To continue raising awareness during the Men’s Health Week 2018, we’ve discussed with John Smith, Police officer in Tyneside, about mental health in the emergency services and his journey as a fundraiser for Tyneside and Northumberland Mind.
John, tell us more about the Mind Blue Light Programme and why you fundraise for Tyneside and Northumberland Mind
No one should ever have to face a mental health problem alone. Yet, hundreds of thousands of people struggle daily. As a society, we have come a long way in the last 30 years. Our understanding of each other has improved, attitudes have changed (for the better) and support is growing.
Still, one in four people experience a mental health problem each year – and only 25% receive support. Members of the emergency services are even more at risk of experiencing mental health problems but are less likely to seek support.
Mind Blue Light Programme supports all emergency services across England and Wales – our journey is for those services in the North East, where we live, work and whose support we rely upon.
In your opinion, what are the biggest challenges with mental health problems?
It can be very difficult to know what to do to support someone with a mental health problem. Family, friends, carers often mean well but don’t always have the necessary information.
Would you say that men in the emergency services are facing more difficulties than women when it comes to mental health?
I can only offer an opinion as a man. The range of incidents and situations faced are no different but perhaps the negative attitudes to talking about mental health, particularly amongst males have historically made it more difficult.
However, these are at last breaking down and we are at a moment in time where we can make a real difference to many people.
What would you recommend to men facing mental health distress?
It’s a really simple recommendation: try to find someone you can talk to, who you’re comfortable with. Share what’s going on!
What are you doing to raise awareness?
I ride with 7 colleagues and friends from Whitehaven to Tynemouth 120 miles on 5th May. This has taken us all on a physical and personal journey. None of us are professional cyclists, but we’ve been able to complete the challenge in one day as we hoped.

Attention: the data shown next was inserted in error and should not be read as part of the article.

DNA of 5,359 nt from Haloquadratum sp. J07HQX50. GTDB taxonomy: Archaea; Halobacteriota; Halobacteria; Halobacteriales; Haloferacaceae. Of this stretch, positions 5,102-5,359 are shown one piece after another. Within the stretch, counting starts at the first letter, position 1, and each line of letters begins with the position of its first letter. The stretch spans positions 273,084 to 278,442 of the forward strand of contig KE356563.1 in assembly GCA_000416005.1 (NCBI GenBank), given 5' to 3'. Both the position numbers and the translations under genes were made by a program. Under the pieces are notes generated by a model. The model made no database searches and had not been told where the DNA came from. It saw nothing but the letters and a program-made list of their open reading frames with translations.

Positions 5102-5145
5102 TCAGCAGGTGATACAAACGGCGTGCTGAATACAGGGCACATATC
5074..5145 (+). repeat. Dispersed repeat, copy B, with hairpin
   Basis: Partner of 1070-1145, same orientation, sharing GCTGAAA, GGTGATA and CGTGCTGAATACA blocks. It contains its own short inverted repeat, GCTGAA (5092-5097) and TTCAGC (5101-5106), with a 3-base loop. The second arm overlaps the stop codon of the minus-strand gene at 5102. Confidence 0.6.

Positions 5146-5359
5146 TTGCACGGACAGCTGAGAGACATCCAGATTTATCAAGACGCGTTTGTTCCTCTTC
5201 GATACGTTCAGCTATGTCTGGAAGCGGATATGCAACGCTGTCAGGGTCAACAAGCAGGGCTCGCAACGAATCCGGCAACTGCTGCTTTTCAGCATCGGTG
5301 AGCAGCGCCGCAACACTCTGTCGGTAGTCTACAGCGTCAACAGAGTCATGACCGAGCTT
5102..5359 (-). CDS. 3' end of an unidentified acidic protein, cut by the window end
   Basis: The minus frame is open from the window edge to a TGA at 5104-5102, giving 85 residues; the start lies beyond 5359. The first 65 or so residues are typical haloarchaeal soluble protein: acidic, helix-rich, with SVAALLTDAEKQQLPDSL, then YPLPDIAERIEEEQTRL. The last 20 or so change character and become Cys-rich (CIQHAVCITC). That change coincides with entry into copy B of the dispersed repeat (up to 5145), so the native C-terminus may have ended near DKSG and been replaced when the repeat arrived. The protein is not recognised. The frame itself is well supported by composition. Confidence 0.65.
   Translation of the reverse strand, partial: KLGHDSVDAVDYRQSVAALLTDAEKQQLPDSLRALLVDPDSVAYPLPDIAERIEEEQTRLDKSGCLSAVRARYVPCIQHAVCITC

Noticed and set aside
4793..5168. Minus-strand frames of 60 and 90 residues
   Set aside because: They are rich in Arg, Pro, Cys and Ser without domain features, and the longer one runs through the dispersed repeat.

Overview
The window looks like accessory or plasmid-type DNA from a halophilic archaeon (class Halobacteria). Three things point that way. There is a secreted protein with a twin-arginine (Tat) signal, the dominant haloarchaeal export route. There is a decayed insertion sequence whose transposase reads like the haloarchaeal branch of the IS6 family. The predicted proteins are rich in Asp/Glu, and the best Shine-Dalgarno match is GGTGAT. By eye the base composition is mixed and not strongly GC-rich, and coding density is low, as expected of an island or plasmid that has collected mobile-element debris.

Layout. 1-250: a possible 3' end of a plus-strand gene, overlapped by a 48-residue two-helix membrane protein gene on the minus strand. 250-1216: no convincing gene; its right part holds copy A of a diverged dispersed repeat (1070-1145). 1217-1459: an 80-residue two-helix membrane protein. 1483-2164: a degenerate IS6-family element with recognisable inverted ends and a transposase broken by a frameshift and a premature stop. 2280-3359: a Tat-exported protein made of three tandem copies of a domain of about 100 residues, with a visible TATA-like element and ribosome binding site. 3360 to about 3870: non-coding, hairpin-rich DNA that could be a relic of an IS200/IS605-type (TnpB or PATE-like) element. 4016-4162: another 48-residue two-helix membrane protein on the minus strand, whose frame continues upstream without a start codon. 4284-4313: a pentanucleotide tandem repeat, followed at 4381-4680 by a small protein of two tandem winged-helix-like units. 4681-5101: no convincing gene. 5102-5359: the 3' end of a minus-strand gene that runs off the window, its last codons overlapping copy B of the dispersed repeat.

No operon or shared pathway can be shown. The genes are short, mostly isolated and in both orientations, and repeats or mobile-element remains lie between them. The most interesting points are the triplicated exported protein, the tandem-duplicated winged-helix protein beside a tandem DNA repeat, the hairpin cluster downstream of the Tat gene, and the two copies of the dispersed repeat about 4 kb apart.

Actively challenging mental health stigma, raising awareness and supporting people to make positive changes in their wellbeing is something we all feel strongly about.
How did you organised this challenge?
I always wanted to cycle the Coast to Coast.Doing it in a day with some great people was an opportunity to raise the profile of Blue Light and Mind locally - Northumberland and Tyneside Mind were the perfect match.
I’m just about entered the "modern age", so having support to set up social media platforms to aid sponsorship was a real journey of discovery.
Do you have any other projects to raise awareness?
Yes, personally I do but they are early stages. I did think about a marathon or a 24 hour cycle ride but my body is saying "Just hang on a minute!". So I'll see. I will no doubt do something.
How can people support the Blue Light campaign in the North East?
It’s very simple. You can support us and the Blue Light campaign withTyneside and Northumberland Mind by donating on our JustGiving page HERE.
Any last thoughts you'd like to share with our readers?
Mental health really does matter – the more we talk about it, the less taboo it becomes.
Generally, please think about the language you use. I still hear well intended people using "1970's language" when it comes to mental health. Mental health is not an adjective.
If you want to know more about the North East Blue Light, please visit their website HERE.
Donating through JustGiving is simple, fast and totally secure. Your details are safe with JustGiving - they'll never sell them on or send unwanted emails.
Once you donate, they'll send your money directly to the charity. It's the most efficient way to donate - saving time and cutting costs for the charity.